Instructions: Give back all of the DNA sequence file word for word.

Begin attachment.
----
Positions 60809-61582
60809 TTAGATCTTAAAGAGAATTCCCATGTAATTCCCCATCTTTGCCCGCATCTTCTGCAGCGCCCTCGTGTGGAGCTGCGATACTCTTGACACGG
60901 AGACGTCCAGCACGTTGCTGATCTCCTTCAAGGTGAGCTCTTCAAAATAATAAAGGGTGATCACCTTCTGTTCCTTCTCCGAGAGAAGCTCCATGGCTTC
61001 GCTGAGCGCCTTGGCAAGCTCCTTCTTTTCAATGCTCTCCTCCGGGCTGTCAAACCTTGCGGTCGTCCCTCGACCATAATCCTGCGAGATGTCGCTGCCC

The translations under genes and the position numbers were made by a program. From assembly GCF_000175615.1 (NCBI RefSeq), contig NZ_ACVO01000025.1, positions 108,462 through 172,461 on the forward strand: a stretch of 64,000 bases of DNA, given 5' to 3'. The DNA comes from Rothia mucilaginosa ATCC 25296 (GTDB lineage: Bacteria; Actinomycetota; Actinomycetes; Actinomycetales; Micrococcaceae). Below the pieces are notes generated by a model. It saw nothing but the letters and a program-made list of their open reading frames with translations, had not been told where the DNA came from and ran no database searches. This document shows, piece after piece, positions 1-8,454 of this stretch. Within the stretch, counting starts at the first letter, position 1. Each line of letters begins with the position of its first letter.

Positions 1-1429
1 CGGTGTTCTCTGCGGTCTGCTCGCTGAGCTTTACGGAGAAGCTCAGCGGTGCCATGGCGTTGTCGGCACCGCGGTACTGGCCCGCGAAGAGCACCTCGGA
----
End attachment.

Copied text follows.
Positions 60809-61582
60809 TTAGATCTTAAAGAGAATTCCCATGTAATTCCCCATCTTTGCCCGCATCTTCTGCAGCGCCCTCGTGTGGAGCTGCGATACTCTTGACACGG
60901 AGACGTCCAGCACGTTGCTGATCTCCTTCAAGGTGAGCTCTTCAAAATAATAAAGGGTGATCACCTTCTGTTCCTTCTCCGAGAGAAGCTCCATGGCTTC
61001 GCTGAGCGCCTTGGCAAGCTCCTTCTTTTCAATGCTCTCCTCCGGGCTGTCAAACCTTGCGGTCGTCCCTCGACCATAATCCTGCGAGATGTCGCTGCCC

The translations under genes and the position numbers were made by a program. From assembly GCF_000175615.1 (NCBI RefSeq), contig NZ_ACVO01000025.1, positions 108,462 through 172,461 on the forward strand: a stretch of 64,000 bases of DNA, given 5' to 3'. The DNA comes from Rothia mucilaginosa ATCC 25296 (GTDB lineage: Bacteria; Actinomycetota; Actinomycetes; Actinomycetales; Micrococcaceae). Below the pieces are notes generated by a model. It saw nothing but the letters and a program-made list of their open reading frames with translations, had not been told where the DNA came from and ran no database searches. This document shows, piece after piece, positions 1-8,454 of this stretch. Within the stretch, counting starts at the first letter, position 1. Each line of letters begins with the position of its first letter.

Positions 1-1429
1 CGGTGTTCTCTGCGGTCTGCTCGCTGAGCTTTACGGAGAAGCTCAGCGGTGCCATGGCGTTGTCGGCACCGCGGTACTGGCCCGCGAAGAGCACCTCGGA